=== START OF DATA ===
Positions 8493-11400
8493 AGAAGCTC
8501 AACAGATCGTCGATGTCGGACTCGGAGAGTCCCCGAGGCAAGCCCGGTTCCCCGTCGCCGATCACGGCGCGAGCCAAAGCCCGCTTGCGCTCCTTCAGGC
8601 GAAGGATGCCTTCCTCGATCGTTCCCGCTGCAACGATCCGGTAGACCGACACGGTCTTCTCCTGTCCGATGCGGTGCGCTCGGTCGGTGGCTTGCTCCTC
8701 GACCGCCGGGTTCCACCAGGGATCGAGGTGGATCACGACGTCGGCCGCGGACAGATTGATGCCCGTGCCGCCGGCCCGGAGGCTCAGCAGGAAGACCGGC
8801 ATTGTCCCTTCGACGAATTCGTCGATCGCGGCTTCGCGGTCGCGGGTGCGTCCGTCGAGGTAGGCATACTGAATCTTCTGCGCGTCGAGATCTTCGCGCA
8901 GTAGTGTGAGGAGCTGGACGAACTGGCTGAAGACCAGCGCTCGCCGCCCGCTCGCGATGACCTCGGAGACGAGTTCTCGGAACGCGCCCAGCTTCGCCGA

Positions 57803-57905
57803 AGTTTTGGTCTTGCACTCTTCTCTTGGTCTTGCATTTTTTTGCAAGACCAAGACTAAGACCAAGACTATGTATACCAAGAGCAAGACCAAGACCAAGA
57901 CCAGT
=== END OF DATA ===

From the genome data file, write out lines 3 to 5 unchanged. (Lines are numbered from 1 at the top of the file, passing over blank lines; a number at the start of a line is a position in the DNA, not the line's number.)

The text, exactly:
8501 AACAGATCGTCGATGTCGGACTCGGAGAGTCCCCGAGGCAAGCCCGGTTCCCCGTCGCCGATCACGGCGCGAGCCAAAGCCCGCTTGCGCTCCTTCAGGC
8601 GAAGGATGCCTTCCTCGATCGTTCCCGCTGCAACGATCCGGTAGACCGACACGGTCTTCTCCTGTCCGATGCGGTGCGCTCGGTCGGTGGCTTGCTCCTC
8701 GACCGCCGGGTTCCACCAGGGATCGAGGTGGATCACGACGTCGGCCGCGGACAGATTGATGCCCGTGCCGCCGGCCCGGAGGCTCAGCAGGAAGACCGGC